The entire adolescent period is the most critical, and into their mid-20s as their frontal lobe develops. This is a formative time, one where they are forging their own identity and expressing and exploring who they truly are. Their eyes are wide open to the troubles of the world and also the joys. They are curious, brave and creative thinkers. It is an amazing time to engage, connect and really foster a foundation of trust. Young minds are still open and flexible, often with less limitations, therefore able to see unique and creative solutions to problems.
Teenagers will also reveal to us what we have disowned within ourselves, what may still be happening in the family that is no longer serving us, what we need to integrate and even what the world needs to integrate. If we can pause and stop thinking we are right simply because we are older, we might be able to find common ground – and maybe learn something profound.
Do you believe parents can be close friends with their teenagers? Or should parents try not to get too close with their teenagers and be more of a parent figure?
I believe that parents can be close with their teenagers and be parents, especially if they can view their child as an equal and whole human being. I see parenting as a partnership. Both authoritative and passive parenting have their own issues, so a middle path is often a supportive choice. There’s a lot of wiggle room and flexibility on that middle road. That helps since teens are always evolving. Present parenting is more about seeing children as people and being curious about who they are and what they are interested in – and not interested in. The world is changing rapidly and young people will be facing unique challenges. I believe there is great value in seeing children as teachers, equals and people we have so much to learn from, and with.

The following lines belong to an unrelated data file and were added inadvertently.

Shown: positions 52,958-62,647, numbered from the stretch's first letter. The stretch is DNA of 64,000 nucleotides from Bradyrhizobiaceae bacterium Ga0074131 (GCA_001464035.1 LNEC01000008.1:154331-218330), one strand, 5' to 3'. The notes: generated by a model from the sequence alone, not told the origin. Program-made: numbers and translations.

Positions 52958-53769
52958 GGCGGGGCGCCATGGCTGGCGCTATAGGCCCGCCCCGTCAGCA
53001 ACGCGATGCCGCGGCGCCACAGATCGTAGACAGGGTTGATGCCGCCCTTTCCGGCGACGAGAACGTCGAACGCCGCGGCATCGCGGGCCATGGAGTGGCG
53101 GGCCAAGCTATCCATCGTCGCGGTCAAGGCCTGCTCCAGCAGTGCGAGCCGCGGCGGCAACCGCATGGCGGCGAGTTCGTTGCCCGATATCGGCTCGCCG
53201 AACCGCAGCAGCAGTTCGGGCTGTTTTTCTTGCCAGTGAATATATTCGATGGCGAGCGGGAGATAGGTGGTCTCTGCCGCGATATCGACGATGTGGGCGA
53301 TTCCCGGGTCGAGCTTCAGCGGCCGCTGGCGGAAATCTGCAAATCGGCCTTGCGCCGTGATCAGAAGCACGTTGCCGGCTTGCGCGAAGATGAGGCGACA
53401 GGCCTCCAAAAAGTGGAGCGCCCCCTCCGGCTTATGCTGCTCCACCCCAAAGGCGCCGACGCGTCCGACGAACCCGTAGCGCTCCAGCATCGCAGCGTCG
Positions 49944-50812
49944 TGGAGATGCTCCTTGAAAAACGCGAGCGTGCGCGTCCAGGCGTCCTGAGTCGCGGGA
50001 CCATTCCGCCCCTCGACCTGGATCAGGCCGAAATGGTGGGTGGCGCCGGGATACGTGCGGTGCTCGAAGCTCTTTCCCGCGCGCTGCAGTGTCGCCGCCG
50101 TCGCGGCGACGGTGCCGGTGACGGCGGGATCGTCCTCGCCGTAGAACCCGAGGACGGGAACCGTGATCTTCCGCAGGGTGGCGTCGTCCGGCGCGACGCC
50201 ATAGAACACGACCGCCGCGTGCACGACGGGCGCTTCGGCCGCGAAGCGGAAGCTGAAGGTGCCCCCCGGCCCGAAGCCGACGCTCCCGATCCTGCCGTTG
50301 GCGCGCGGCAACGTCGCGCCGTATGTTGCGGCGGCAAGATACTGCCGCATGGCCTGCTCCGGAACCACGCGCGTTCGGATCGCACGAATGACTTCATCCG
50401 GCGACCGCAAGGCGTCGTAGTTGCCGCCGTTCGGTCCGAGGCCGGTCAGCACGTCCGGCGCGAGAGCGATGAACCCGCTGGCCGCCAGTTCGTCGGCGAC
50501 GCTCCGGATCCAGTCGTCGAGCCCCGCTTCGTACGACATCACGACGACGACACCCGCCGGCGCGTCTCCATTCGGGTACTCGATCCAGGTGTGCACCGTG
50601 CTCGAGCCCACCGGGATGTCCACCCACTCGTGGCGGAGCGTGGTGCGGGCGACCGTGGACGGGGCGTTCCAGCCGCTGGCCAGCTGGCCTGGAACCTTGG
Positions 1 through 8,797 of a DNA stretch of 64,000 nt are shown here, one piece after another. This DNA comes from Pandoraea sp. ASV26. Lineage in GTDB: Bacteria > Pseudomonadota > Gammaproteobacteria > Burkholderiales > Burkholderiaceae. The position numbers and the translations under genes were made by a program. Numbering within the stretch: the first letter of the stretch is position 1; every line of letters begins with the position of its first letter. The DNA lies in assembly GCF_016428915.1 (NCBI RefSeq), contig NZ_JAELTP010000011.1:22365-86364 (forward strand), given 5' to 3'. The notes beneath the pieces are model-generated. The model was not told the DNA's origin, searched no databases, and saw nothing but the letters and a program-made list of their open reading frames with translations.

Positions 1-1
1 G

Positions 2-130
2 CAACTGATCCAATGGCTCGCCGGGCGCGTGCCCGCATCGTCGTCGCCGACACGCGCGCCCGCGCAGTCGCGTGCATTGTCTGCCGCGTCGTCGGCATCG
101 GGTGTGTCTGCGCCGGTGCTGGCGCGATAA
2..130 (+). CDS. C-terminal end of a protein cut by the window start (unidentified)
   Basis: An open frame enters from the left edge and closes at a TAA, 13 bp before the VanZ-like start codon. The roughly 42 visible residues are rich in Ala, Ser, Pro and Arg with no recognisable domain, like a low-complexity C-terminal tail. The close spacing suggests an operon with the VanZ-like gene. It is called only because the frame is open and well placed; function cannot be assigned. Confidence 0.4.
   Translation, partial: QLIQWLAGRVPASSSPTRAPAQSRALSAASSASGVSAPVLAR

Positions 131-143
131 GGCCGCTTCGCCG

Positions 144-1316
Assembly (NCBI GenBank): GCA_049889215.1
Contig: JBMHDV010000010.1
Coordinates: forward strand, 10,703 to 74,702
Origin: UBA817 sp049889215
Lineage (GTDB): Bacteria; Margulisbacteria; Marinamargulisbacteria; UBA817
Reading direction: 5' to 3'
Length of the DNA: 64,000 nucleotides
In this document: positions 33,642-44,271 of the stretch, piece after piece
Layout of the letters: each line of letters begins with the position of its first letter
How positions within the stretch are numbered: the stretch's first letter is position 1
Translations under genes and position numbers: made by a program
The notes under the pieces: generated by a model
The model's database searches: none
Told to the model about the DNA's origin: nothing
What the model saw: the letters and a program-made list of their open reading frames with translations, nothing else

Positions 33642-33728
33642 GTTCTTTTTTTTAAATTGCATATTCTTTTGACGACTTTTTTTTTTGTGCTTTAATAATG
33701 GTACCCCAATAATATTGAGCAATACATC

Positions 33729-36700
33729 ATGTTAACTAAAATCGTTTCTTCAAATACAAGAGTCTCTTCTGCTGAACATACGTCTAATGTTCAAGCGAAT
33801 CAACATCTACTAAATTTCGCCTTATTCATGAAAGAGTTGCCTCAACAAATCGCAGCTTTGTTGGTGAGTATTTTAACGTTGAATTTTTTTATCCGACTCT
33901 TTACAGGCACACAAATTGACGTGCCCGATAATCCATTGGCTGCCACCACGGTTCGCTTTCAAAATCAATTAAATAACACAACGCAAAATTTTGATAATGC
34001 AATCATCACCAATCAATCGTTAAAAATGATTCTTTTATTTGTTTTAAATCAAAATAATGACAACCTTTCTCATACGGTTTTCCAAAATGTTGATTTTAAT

Tip: Celebrate when they say no and question you. In order to be autonomous, trust themselves and make the right decisions they need to learn how to say no. It doesn’t mean you will 100% adhere to their request, but you can be curious about it and work to find common ground. They are asking to be heard and they are also asking you to hold boundaries. It is possible to be clear, calm, compassionate and consistent.
Is it possible for a parent to over-communicate with their teenager? Should there be a limit to how much is communicated?
Certainly, especially if the teenager feels as though they need to care for, protect or take care of the parent. There is a balance and mistakes happen. Whenever needed, apologize, and try again. Talking through big (and small) things, asking questions and engaging young people is important, however teenagers are not their parents’ therapists or coaches. Be sure your teenager knows this and is able to practice saying no to you, and also their siblings.